Guaranteed 100% true. You can count on it.
Last week, ‘citizen journalism’ (more on this term in a minute) suffered its first major crisis….maybe.
A CNN iReporter posted an iNews item (lots of i’s here), that Apple CEO Steve Jobs had suffered a heart attack. CNN posted the item on its iReporter online site, and stock prices (and presumably Steve Jobs) reacted predictably.
The item was false.
Note: this was in print, not even video, but worth talking about here.
Some parts of the blogosphere reacted with horror to this, decrying that at long last “Citizen Journalism” had proven to be a danger to society and journalism. Some, on the extreme right wing, called for its control.
Here’s one posting I particularly like from b-roll.net
What we’ve been warning for years about the dangers of this democratization of the media is happening and this incident has opened the floodgate for the mass of idiots convinced that all it takes to be a journalist is a computers and an internet connection, not a functional brain.
Grammatical errors aside, the writer is upset…nay, terrified, of the prospect of millions who believe that all it takes to be a journalist is a computer and an internet connection.
Well, guess what!
And thank God for that. God and the Constitution of the United States, which happens to guarantee that right.
Now, in all fairness, there are also intelligent voices on b-roll:
There have been several court cases (like this one or this one or this one concerning Craigslist) concerning online service providers, in which the owners of the sites were sued for items posted by other people. My understanding is that under the Communications Decency Act, the owner of such a website is not liable for such postings because they are not publishers but merely a provider of a venue for individuals to self-publish. Most of these cases have been dismissed as a result.
CNN will simply argue that their crappy citizen journalism site is just an online service provider and falls under the protection of the law. And I suspect a court will agree.
Is the Citizen Journalism ‘crappy’ in this case?
Of course it is.
And so what?
A free press is messy. It is supposed to be. The solution to too much free speech is more free speech, to paraphrase Justice Felix Frankfurter.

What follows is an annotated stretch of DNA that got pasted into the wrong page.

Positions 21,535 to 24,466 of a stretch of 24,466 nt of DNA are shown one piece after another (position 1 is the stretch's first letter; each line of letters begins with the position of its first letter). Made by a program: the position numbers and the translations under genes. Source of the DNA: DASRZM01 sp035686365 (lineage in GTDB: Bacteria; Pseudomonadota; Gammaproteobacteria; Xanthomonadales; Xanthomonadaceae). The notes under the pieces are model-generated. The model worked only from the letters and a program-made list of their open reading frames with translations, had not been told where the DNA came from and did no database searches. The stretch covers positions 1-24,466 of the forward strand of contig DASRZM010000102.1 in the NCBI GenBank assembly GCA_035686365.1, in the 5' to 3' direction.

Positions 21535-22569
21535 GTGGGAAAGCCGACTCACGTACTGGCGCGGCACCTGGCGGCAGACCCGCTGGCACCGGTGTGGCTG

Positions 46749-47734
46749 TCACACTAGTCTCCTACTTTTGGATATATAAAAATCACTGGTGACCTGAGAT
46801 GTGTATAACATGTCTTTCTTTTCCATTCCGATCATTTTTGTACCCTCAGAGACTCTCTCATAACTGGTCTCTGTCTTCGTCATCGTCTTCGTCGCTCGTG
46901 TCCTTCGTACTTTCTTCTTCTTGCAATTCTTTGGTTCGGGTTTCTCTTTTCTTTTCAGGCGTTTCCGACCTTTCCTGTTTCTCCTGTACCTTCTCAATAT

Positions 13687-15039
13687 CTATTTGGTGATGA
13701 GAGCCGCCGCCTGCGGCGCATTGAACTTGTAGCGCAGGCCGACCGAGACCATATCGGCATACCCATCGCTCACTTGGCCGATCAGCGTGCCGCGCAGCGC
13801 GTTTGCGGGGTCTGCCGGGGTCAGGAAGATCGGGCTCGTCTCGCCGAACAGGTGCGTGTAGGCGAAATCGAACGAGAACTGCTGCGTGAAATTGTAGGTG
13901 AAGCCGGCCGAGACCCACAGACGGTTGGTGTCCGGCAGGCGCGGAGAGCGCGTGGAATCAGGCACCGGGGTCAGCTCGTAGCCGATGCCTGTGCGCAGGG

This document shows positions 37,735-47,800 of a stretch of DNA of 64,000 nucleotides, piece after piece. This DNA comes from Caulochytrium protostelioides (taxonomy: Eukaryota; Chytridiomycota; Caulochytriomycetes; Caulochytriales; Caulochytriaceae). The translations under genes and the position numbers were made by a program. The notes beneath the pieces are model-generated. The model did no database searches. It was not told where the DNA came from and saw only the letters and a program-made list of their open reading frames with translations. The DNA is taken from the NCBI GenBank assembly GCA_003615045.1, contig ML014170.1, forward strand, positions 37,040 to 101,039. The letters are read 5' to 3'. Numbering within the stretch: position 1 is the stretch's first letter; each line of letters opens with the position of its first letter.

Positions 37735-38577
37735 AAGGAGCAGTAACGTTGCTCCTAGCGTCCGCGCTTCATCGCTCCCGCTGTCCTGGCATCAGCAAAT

And in a wild and uncontrolled world of limitless free speech, there are those who are going to abuse the priviledge. They are going to print false facts. The Jobs heart attack was clearly a false fact. CNN did not present this as their news. They presented it in their iReporter online section. Caveat Emptor.
Is this false report a warning flag to stop the notion of ‘Citizen Journalism”? I think not.
Should we establish a ‘Ministry of Truth” that would guarantee that everything we received as ‘journalism’ was ‘true’?
This would be highly problematic. Fox News, for example, would probably have to cease operations immediately.
But more to the point is that we must attain a level of maturity with respect to a technology which clearly allows anyone and everyone access to write whatever they like and publish whatever the like. (which I think is very healthy indeed). But it is a new world for us. The Ministry of Truth (ie, CBS, NBC or whomever) that used to exist is being shattered. Good.
We are now, for the first time, entering into a truly Free Press. We have never been here before.
H L Mencken once wrote that a free press was free only for those who could afford one.
In those days, that meant buying a printing press, paper, ink and a newspaper to distribute your ideas. Today, it means a word processor and an internet connection. And yes, that is all it takes.
So now a million voices are going to bloom.
You are going to hear from people you never heard from. In 5 years in Iraq, how many Iraqis have you heard from? Zero? Exactly.
But this is going to change.
New voices are going to start speaking. And every once in a while, one of them, like the iReporter on CNN is going to simply lie.
Ever go to the supermarket?
Ever see a tabloid that said “500 Pound Boy Found on Mars”
Did you think that was true? It was, after all, right there in print.
Did it make you think, ‘boy, we got to control this free press thing. Anyone can print anything they want. It’s dangerous. People might think that there ARE 500 pound boys on Mars”
I don’t think so.
350 years of newspapers have given us a maturity in dealing with print.
Now we have the web.
It’s going to be a new world.
Time to grow up.
Oh…and one last note: Citizen Journalist is a tautology.
There is no difference between citizen and jouranlist.
The First Amendment guarantees every citizen that right.
It is not something you have to earn.